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Ostrom’s polycentric approach to climate change

The idea is simple: polycentricity galvanies various non-state actors to climate action.
© Adam Smith Center, Singapore

Ostrom rose to prominence for being the first woman to win a Nobel Prize in Economics despite not having any formal training in the discipline.

She is renowned for her work on the management of the commons, which earned her the Nobel in 2009. Her work focuses on how human beings can collaborate to solve economic and environmental dilemmas. Towards the end of Elinor Ostrom’s illustrious academic career, the Nobel laureate turned her attention to climate change. Applying an interdisciplinary and empirical approach, Ostrom draws from her research on a multitude of shared commons, including fisheries, watersheds, forests and rangelands.

On climate change, Ostrom felt that the sole “[reliance] on international efforts to solve global climate problems needs to be rethought”. Compounding the problem is the interrelated causes and effects of climate change. The overlapping biophysical, social, political and economic implications affect local communities, making climate change a problem on multiple scales. Given the complexity of climate change, any one-size-fits-all solution is rendered ineffective at best.

Departing from the conventional top-down approaches in climate policy, Ostrom was a proponent of ‘polycentricity’. She was one of the first scholars to apply this concept to climate change. The word “polycentrism” blends the idea of diffusion (“poly”) and order (“centrism”). Vincent Ostrom, Elinor’s colleague and husband, explained polycentricity as follows:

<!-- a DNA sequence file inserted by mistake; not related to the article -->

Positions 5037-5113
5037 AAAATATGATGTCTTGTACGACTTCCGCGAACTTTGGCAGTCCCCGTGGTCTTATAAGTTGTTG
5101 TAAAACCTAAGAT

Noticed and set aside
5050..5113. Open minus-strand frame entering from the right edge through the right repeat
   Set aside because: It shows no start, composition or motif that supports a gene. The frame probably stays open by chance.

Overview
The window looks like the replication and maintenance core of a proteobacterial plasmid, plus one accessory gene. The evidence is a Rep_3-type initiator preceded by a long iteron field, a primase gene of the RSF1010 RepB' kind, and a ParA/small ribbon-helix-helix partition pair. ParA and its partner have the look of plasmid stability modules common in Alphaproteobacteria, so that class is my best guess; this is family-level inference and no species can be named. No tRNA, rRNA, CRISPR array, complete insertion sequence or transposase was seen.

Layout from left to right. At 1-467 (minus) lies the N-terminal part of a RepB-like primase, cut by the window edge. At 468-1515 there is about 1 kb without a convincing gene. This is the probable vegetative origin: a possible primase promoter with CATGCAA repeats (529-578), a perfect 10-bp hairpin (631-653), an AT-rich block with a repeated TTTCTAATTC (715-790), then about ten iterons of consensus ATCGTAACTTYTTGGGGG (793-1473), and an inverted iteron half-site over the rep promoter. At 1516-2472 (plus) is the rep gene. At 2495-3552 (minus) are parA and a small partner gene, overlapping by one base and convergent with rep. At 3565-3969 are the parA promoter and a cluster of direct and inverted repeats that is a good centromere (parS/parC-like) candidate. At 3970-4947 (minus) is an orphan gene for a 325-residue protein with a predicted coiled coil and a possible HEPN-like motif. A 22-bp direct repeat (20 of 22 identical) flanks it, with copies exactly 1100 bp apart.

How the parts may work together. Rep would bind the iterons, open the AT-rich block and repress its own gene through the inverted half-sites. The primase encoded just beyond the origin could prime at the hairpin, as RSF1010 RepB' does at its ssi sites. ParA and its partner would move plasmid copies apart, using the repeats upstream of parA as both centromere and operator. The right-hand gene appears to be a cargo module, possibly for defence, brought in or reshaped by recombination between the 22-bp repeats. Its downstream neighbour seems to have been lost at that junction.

“‘Polycentric’ connotes many centres of decision-making which are formally independent of each other. To the extent that they take each other into account in competitive relationships, enter into various contractual and cooperative undertakings or have recourse to central mechanisms to resolve conflicts, the various political jurisdictions in a metropolitan area may function in a coherent manner with consistent and predictable patterns of interacting behaviour.”

Principally, the Ostroms showed that we are not limited to market-based or state-led solutions. The solution to various issues relating to the commons can often be found in a wide range of civil society institutions at various scales. In her Nobel Prize address, Elinor reiterated the importance of polycentricity:

“We need to ask how diverse polycentric institutions help or hinder the innovativeness, learning, adapting, trustworthiness, levels of cooperation of participants, and the achievement of more effective, equitable, and sustainable outcomes at multiple scales.”

In Ostrom’s view, polycentricity is “a useful analytical approach for understanding and improving efforts to reduce the threat of climate change.” It engages various non-state actors and local institutions to bolster our collective response. Through this increased, multi-scale engagement, Ostrom argues that we can better discern which “combined sets of actions will be the most effective in reducing the long-term threat of massive climate change”. Ostrom believed in the human capacity for building trust and enduring institutions to address environmental woes.

In summary, Ostrom does not see the state or markets as the saviour of the environment. For Ostrom, there is overwhelming evidence that “individuals from all walks of life and all parts of the world” are able to “voluntarily organise themselves to gain the benefits of trade, to provide mutual protection against risk, and to create and enforce rules that protect natural resources.”

© Adam Smith Center, Singapore
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Environmental Management: A Bottom-Up Approach to Policy Implementation

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